Reactions: Forn
Hello everyone,

I've saved and spent a lot of money on building a dream system for myself. Tuesday was the day I've had everything together and I was finally able to build it.
Everything was completly new, except the graphics card, that I already bought over a year ago for my old system and the old drives I used. It took quite a while but then everything worked kind of well at first.

After finishing the build i tried to boot it for the first time and it worked without any problems. I did some more cable managing after that, closed the case and it wasn't starting. I thought, maybe I must have touched the powerswitch cable and thats why it wasn't going on. So I opened it again, doublechecked the powerswitch cable and tried again, this time it worked. I thought that must have been it. I've then continued with installing drivers for the graphics card, browsers, etc. and did some stresstesting on GPU and CPU to look out for the temps and everything was turning out perfectly. I also changed the RAM MHZ speed in the bios to 3200 mhz to get the most out of it.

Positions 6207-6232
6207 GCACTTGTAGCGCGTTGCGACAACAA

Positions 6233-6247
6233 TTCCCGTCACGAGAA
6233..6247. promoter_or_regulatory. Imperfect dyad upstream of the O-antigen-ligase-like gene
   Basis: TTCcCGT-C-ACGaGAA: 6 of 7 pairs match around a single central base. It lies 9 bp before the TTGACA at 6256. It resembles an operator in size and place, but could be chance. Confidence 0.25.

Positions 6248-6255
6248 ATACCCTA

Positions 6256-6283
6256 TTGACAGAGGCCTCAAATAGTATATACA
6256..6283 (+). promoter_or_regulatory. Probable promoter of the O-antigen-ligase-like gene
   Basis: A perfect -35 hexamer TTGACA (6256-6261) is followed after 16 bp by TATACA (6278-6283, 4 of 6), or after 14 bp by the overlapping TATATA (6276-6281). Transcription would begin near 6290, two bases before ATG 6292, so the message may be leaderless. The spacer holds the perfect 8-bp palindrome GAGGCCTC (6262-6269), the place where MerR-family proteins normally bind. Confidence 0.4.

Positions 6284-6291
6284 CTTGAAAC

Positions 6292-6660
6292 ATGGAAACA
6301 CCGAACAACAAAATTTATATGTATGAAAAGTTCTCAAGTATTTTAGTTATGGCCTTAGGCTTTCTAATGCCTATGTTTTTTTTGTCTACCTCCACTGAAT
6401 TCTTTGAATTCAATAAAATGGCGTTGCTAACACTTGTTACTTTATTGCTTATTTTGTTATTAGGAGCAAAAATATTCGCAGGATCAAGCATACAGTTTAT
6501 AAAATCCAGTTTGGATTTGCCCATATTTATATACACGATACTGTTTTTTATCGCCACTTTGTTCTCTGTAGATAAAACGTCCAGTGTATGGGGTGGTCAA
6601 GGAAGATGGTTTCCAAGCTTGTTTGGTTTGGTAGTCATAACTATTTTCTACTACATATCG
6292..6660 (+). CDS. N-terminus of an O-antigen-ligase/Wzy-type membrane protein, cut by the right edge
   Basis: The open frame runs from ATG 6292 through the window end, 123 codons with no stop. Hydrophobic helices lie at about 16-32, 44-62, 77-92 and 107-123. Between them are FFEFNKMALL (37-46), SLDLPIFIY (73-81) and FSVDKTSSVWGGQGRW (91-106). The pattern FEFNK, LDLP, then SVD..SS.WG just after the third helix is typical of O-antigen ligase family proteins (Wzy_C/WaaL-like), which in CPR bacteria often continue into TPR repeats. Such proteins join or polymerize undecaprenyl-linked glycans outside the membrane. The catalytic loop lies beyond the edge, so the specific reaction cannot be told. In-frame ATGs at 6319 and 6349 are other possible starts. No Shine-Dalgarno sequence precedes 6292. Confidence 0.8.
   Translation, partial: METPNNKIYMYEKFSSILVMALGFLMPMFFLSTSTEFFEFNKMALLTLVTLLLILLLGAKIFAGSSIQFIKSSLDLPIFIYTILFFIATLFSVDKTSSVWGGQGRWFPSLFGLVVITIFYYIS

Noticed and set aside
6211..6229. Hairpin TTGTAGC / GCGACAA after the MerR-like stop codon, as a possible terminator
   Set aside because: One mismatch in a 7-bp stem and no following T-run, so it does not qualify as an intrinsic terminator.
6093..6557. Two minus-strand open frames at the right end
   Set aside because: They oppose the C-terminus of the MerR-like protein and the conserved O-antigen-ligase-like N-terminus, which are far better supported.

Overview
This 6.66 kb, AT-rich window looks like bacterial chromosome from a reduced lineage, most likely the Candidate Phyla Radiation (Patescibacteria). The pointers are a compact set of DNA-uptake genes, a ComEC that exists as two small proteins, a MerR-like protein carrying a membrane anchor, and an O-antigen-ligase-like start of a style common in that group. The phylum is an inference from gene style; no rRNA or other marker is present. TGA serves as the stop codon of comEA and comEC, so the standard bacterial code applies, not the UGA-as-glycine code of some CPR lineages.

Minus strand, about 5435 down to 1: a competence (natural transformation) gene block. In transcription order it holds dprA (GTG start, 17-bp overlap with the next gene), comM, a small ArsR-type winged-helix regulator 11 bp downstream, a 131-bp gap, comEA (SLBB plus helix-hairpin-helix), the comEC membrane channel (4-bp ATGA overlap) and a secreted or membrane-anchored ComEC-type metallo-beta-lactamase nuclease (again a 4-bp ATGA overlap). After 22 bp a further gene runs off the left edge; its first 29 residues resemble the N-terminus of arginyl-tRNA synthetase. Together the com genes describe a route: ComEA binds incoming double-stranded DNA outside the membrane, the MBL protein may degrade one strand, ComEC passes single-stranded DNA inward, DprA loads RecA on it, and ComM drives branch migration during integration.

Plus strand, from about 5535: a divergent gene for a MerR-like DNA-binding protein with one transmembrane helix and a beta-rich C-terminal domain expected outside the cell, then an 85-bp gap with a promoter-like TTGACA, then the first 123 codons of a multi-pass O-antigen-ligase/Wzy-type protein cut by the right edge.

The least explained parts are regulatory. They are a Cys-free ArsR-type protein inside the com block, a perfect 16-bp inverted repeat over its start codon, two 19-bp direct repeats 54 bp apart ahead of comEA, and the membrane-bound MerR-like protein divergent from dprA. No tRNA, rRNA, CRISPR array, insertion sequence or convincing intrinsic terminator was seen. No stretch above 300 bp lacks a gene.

Now, seemingly at random times, my computer just turns completly off. I can't really recreate it but I think that most of the time I've had many programs that worked seperatly open at the same time. Like a game, Teamspeak and a Browser with a video. First thought was: Is it temperature? - Checked it, no its not. The graphic cards never really gets higher than 75 degrees and the CPU is below 62-63 degrees at all times.